Complex systems organize themselves, and their self-organization principles are similar irrespective of their actual context. Understanding such principles and their application in particular contexts may help very much the understanding of how complex systems work and evolve. Systems theory offers many conceptual tools for this work. I am specially interested in how social communication systems organize themselves and evolve, and in how knowledge about the evolution and organization of complex social systems can be applied in the context of other complex communication systems (e.g., neural systems).

Cooperation is a somewhat paradoxical phenomenon in communities of selfish individuals. Game theory and simulation studies provide ways to analyze the emergence of cooperative behavior in communities. In addition, information and systems theoretic consideration may help us to see more clearly the functional integration of components within large systems (e.g., ecosystem), which may determine the effective units of evolution (e.g., individuals or cooperative structures). I am interested particularly in simulation studies and the information and systems theoretic tools of analysis.

 

Computational intelligence

In the context of applied computational intelligence I am interested in the application of various types of neural networks (e.g., SVMs, Kohonen networks, etc.), evolutionary algorithms, fuzzy decision systems and Bayesian networks to solve real world problems. My relevant interests are medical applications, computational finance, decision support systems, and computational drug design. For example, how can we use machine learning methods to help the objective diagnosis and disease progression evaluation in Parkinson's disease, or how can support the participation of group members in collective decision making using interactive touch sensitive tabletop devices.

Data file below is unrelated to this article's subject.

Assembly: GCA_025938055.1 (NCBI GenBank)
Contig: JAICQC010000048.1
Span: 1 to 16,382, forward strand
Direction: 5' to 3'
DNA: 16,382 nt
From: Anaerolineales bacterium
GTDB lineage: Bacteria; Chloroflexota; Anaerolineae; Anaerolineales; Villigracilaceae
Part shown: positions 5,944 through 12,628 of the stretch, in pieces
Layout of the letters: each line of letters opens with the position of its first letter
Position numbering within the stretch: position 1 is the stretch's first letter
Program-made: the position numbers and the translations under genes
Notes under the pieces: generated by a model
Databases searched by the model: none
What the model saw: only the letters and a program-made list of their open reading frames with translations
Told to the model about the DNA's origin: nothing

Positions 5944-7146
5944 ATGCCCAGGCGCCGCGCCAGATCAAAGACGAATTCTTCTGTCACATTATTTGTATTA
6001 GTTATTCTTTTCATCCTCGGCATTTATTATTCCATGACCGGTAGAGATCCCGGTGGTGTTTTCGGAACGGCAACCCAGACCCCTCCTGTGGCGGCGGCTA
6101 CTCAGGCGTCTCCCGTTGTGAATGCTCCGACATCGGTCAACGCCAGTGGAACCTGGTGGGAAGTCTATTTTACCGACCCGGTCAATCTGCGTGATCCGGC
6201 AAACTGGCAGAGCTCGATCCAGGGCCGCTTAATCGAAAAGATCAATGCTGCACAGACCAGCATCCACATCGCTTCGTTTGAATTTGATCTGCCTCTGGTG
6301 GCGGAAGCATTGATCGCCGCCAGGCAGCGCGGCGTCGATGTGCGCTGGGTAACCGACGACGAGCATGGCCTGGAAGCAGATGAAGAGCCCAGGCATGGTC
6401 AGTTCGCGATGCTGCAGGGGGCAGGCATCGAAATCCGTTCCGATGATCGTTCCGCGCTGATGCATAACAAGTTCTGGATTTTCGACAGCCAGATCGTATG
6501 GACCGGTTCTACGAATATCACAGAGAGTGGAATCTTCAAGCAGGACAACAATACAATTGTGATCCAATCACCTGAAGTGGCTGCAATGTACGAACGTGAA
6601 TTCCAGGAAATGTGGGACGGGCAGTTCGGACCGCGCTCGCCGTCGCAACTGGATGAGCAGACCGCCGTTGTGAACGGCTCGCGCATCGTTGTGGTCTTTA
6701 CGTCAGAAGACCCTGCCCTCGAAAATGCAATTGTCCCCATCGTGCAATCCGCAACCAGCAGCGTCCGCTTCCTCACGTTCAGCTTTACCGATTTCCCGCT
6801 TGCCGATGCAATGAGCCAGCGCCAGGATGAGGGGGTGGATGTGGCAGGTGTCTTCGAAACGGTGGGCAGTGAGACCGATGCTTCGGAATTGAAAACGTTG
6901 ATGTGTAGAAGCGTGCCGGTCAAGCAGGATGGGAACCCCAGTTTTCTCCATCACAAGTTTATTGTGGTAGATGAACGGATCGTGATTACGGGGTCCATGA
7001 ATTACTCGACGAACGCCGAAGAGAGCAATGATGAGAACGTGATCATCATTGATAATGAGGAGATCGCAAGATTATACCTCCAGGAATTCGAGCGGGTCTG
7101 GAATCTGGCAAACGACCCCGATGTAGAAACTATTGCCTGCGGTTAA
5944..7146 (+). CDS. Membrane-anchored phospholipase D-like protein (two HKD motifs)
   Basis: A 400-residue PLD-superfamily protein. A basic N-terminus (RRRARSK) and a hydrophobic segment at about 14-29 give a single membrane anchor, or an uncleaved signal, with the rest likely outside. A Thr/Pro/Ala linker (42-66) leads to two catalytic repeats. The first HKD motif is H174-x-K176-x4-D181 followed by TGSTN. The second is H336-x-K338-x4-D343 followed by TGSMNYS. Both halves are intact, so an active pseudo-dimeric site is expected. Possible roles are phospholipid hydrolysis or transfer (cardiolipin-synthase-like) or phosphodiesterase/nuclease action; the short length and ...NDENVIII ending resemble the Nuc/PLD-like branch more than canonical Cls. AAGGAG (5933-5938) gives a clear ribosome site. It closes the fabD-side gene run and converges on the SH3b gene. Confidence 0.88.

The amount of accessible neuroscience data is huge and this data is growing at a very high rate. Besides of the benefits of this it creates also problems related to how to handle the extremely large amount of information in an efficient way. Neuroinformatics research aims to solve such problems by building software solutions that help their user to find the required information to support their decisions (scientific or clinical). In this respect I am interested in developing software tools that can handle large, growing and dynamically changing data in an efficient manner, using specialist neuroscience knowledge. The same problems apply in various other fields of life sciences, and I am also interested in applying e-science solutions in these domains as well (e.g. in intracellular microscopy and mitochondrial bioinformatics).

 

Current Projects

 

 

Current teaching

CSC3006 Evolution of Complex Systems

CSC8305 Analysis of Complex Biological Systems

CSC8503 Artificial Intelligence part

CSC8008 Databases part

CSC8390 Research Skills - Bioinformatics